The assessment of the impact of oil palm and rubber plantations on the biotic and abiotic properties of tropical peat swamp soil in Indonesia

Yuana Nurulita, Eric Adetutu, Krishna K. Kadali, Delita Zul, Abdulatif A. Mansur, Andrew S. Ball

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266 Citations (Scopus)


Current intensification of agricultural activities in Indonesia has led to increased use of tropical peat swamp forests for agriculture. Ideally, peat swamp ecosystems should not be disturbed as they provide essential services such as soil erosion control, ecosystem stabilization and moderation of climate and energy fluxes as well as reducing carbon emission and conserving biodiversity. In this study, agricultural land from Giam Siak Kecil–Bukit Batu Biosphere Reserve in Indonesia was evaluated to assess the impact of oil palm (burning and without burning) and rubber (5–10 and >40 years old) plantations on soil properties through comparisons with soils from a natural forest (NF). Substantial changes in the physico-chemical properties of soils from both plantations were observed including significant reductions in soil organic matter (4–18%) and water holding capacity (22–53%), but an increase in bulk density (ρb) (0.08–0.17 g cm−3). A significant increase in bacterial biomass was also observed following conversion of the NF to plantation (p<0.05). However, the oil palm plantation (OPP) (without burning) showed reduced microbial activities and the lowest Shannon diversity values (2.90) compared to other samples. Community-level physiological profiling showed impaired community function only in soils from the OPP but higher CO2 exchange rates in most plantation soils. Soils from the rubber plantation (RP) were less impaired in terms of their natural function and therefore RPs appeared to be more suitable for sustainable agricultural use than OPP.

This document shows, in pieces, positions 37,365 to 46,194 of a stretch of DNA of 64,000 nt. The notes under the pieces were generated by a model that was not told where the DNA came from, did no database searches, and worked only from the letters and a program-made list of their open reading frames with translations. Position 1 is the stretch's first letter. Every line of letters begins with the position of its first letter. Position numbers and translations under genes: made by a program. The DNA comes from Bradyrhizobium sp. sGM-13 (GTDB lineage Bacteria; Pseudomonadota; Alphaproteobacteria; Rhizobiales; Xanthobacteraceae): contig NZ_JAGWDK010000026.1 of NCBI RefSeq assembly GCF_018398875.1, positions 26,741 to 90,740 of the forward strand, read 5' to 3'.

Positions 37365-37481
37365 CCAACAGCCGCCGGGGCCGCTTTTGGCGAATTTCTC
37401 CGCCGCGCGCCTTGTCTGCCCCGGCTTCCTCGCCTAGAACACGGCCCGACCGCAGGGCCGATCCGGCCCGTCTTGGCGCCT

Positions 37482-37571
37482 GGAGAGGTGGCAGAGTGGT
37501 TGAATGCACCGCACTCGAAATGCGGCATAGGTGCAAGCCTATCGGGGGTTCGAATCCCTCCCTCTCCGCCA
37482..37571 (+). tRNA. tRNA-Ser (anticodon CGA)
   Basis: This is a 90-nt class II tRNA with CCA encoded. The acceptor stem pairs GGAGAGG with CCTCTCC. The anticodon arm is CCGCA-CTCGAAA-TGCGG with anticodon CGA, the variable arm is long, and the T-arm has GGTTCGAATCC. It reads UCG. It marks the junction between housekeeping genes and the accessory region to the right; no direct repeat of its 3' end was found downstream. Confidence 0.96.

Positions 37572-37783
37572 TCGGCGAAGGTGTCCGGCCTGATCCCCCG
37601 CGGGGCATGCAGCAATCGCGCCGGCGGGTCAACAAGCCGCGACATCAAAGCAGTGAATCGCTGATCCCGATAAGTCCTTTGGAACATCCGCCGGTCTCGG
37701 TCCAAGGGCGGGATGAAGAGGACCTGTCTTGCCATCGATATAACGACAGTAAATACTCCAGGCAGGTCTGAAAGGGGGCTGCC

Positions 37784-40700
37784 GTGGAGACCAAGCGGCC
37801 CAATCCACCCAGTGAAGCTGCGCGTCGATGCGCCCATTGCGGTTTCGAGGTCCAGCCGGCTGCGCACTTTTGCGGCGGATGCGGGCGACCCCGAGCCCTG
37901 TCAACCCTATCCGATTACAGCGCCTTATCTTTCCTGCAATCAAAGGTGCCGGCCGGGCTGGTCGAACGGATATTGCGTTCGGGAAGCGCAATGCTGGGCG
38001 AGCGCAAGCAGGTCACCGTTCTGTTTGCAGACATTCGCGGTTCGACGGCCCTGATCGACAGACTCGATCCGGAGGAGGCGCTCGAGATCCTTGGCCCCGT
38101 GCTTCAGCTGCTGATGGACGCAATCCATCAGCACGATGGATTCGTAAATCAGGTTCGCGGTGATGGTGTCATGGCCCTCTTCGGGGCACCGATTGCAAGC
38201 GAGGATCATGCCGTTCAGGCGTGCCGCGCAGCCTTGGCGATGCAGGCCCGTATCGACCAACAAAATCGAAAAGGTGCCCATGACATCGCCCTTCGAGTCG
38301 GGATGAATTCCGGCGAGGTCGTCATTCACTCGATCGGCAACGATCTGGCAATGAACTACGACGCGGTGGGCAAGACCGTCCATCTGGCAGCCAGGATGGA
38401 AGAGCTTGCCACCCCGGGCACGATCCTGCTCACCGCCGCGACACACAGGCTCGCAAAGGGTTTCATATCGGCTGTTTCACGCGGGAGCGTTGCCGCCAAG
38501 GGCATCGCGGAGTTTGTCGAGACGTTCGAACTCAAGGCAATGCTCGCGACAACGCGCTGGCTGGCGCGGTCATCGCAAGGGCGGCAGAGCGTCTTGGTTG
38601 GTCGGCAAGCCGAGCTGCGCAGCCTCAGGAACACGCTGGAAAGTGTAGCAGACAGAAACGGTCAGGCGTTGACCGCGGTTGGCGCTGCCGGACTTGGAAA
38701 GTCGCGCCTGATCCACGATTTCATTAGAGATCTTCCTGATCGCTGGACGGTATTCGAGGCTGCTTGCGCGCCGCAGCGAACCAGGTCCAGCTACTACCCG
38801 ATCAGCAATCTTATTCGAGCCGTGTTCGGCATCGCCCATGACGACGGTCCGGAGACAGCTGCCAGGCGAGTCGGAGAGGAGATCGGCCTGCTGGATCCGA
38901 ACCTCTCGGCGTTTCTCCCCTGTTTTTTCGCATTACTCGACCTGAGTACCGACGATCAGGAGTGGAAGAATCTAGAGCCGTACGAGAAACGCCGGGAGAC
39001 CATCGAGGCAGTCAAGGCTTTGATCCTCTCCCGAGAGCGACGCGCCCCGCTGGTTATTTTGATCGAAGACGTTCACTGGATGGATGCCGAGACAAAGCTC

Original languageEnglish
Pages (from-to)150-166
Number of pages17
JournalInternational Journal of Agricultural Sustainability
Issue number2
Publication statusPublished or Issued - 1 Jan 2015
Externally publishedYes


  • agricultural practices
  • community-level physiological profiling
  • physico-chemical properties
  • tropical peat swamp soil

ASJC Scopus subject areas

  • Agronomy and Crop Science
  • Economics and Econometrics

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